Spirit, Mary is bursting with Joy. In haste she travels to the hill country to visit her cousin Eliza-
beth. Elizabeth, filled with the Holy Spirit, recognizes the Lord in Mary’s womb. John the Bap-
tist, in Elizabeth’s womb, leaps for Joy. We all rejoice in God our savior in and through the Holy
Spirit. Joy is one of the fruits of the Holy Spirit. (Gal. 5:22-23)
1 Thes 5:16-24
St. Paul links rejoicing, praying and gratitude. “Rejoice always. Pray without ceasing. In all cir-
cumstances give thanks, for this is the will of God for you in Christ Jesus. Do not quench the
Spirit.” (For additional examples of this correlation see 1 Thess: 3:9-10, Phil. 4:6, Col. 2:7, 3:15-
17). The Holy Spirit is that connection of the human soul and divine life. God is not a being but
being itself and the human soul is the receptor of, a personal sharing in, being itself. God is the
source of our joy, prayer is the connection between ourselves and God, and gratitude follows.
Jn 1:6-8, 19-28
Our Gospel today is taken from the beautiful prologue of John’s Gospel. Who Jesus is as the
Eternal Word made flesh is clearly revealed to the world. John the Baptist is not this person. He
is a person sent by God to witness to Him. He is not the light. Verse 9 (not included in today’s
Gospel) clarifies that Jesus is the True Light. The Greek word that we translate as true is ale-
thinos which means real divinely given reality. It connotes a solid and immutable reality of
which God is the source. John the Baptist is not the true light, but he was sent by God to testify
to, to point out, to prepare the way for the true light, Jesus. Later Jesus would clearly reveal Him-
self as this truth when He proclaimed, “I AM the Light of the World.”
In a similar vein John declares himself not the Christ, (Mesiah Hb., Christos Gk.) He declares
himself to be the voice of one crying out in the desert. He is not the Word, the Eternal Logos, he
is merely a singular voice sent by God to proclaim the true Light, and the true Word. He is not
the way, but again points to the Way. Again, would clearly reveal Himself as God when He pro-
claims, “I AM the Way, the Truth and the Life.”
John declares that his baptism is one of repentance, i.e., preparing for human life to interact with
divine life. In this pericope there is a great articulation of the relationship between creature and
creator, between us and God. What are the consequences of God assuming our fallen human na-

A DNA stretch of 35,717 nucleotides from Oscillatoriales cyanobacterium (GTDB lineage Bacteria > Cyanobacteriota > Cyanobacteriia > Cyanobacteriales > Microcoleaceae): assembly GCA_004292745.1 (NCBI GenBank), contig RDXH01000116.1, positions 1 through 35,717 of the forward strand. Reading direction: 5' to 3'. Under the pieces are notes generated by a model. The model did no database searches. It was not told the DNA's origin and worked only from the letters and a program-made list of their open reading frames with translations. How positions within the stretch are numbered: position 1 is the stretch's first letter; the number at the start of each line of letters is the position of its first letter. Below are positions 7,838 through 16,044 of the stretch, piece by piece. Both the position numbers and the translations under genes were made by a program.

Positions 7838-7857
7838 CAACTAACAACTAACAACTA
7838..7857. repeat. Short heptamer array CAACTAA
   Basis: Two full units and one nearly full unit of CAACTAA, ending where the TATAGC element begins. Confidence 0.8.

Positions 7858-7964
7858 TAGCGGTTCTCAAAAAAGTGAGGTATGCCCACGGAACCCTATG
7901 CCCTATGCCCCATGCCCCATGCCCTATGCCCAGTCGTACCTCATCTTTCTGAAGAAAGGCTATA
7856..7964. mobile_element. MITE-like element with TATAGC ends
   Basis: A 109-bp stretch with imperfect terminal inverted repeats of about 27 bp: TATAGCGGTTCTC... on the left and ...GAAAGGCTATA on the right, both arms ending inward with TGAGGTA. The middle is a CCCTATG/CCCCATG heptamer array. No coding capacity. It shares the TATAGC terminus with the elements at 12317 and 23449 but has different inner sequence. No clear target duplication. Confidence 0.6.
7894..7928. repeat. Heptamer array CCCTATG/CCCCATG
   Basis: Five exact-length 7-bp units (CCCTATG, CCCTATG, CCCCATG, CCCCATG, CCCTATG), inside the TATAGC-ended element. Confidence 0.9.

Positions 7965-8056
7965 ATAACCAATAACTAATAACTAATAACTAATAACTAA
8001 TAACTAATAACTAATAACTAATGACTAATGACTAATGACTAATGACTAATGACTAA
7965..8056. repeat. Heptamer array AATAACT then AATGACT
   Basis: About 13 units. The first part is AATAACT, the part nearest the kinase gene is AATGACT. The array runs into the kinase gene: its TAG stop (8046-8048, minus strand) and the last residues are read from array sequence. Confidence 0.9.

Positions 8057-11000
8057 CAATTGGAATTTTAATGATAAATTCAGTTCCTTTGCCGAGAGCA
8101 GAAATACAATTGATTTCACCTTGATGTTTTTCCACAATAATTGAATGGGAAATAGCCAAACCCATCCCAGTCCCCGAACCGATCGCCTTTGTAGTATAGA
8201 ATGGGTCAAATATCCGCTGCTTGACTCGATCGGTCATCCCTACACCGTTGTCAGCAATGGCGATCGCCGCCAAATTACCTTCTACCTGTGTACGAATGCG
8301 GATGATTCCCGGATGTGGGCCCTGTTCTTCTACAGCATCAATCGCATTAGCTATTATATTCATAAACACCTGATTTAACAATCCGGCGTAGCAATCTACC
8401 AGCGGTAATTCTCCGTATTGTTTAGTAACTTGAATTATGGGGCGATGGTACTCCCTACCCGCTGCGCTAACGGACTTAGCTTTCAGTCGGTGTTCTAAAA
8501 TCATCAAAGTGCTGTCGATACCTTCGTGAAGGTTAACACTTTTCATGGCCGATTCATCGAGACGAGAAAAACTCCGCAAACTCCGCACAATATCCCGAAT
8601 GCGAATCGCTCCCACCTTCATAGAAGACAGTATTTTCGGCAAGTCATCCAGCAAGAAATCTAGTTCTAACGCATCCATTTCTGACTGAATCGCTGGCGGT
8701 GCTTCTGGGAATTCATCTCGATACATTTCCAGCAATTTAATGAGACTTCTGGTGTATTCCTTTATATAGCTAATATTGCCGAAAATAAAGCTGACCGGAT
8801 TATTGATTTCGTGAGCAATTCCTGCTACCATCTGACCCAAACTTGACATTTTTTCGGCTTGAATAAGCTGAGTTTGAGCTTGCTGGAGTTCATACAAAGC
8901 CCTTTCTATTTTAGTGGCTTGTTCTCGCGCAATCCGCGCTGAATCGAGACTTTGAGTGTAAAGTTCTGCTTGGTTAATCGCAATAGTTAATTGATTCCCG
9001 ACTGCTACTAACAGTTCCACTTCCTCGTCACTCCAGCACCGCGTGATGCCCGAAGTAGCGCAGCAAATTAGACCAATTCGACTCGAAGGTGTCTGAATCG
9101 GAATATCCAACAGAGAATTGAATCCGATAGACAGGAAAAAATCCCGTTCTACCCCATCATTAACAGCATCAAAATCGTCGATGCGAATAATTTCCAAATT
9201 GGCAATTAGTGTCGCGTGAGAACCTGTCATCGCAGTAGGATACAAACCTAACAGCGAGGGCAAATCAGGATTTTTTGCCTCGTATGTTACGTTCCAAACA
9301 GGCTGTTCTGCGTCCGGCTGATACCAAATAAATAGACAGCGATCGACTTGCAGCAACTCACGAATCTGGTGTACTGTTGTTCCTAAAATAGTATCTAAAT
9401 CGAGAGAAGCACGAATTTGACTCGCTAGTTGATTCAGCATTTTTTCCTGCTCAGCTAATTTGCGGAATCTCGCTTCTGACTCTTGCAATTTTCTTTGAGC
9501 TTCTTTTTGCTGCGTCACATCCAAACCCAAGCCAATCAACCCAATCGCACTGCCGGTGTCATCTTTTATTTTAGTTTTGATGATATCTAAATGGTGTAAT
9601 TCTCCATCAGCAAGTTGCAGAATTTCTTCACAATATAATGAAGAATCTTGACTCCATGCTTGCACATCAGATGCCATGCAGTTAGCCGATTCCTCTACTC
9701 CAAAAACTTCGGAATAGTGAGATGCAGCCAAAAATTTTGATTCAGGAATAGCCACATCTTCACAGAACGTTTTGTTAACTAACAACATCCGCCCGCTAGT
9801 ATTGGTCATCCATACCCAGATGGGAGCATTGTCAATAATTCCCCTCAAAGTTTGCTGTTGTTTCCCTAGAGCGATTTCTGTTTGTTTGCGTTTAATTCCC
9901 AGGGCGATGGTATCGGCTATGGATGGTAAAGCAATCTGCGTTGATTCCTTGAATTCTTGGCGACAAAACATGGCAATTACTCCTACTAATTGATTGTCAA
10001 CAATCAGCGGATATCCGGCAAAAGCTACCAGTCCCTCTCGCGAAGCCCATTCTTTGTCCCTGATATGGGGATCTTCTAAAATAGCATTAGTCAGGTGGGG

ture, of grace entering flesh, it can only be the transformation, the raising up of, our unworthiness.
The incarnation is God’s initiative and begs our response.


My Dear Friends in Christ,
Our Responsorial Psalm this weekend is part of the great hymn of Mary that we call the Mag-
nificat, “My soul rejoices in God my Savior.” The prophet Isaiah foreshadows her proclamation,
“I rejoice heartily in the Lord, in my God is the joy of my soul.” St. Paul in his First Letter to the
Thessalonians proclaims, “Brothers and sisters: Rejoice always.” Our Gospel Acclamation
quotes the words of Jesus taken from the fourth chapter of Luke’s Gospel, “The Spirit of the Lord
is upon me, because he has anointed me to bring glad tidings to the poor.” In our Gospel John the
Baptist points to our source of joy, “the One who is coming…”
As we move closer to the coming of our Savior at Christmas we are called to look forward
with joy. We celebrate this weekend what is often referred to as Gaudete (Gau- dae-tae) Sunday.
Gaudete is a Latin word that means “rejoice”. We pause from our purple penitential mode and
light the pink candle as a sign of our rejoicing and joy.
At the Last Supper the beloved disciple John captures some of the most beautiful words of Je-
sus that we call the Last Supper Discourse. In those beautiful words of Jesus, He talks about the
coming of another Advocate, the Holy Spirit. He talks about the indwelling of this Spirit in our
hearts and souls. He prayed, “Father may they be one as You and I are one.” He gives us the
wonderful metaphor of the Vine and the Branches. He talks about the gift of the sharing of divine
life. As He was about to walk out into the Garden of Gethsemane to begin His journey of the
Cross, Jesus said: “I tell you this so that My joy may be in you and your joy might be complete.”
The fruits of the Holy Spirit are love, JOY, peace, patience, kindness, generosity, faithfulness,
gentleness, and self-control. (Gal 5:22)
I see a huge disconnect in our world today. The attempt to remove Christ from Christmas is a
part of the greater movement to take God out of our lives. “God is closer to us than we are to
ourselves,” St. Augustine always said. God is the ground of our being the source of our very life.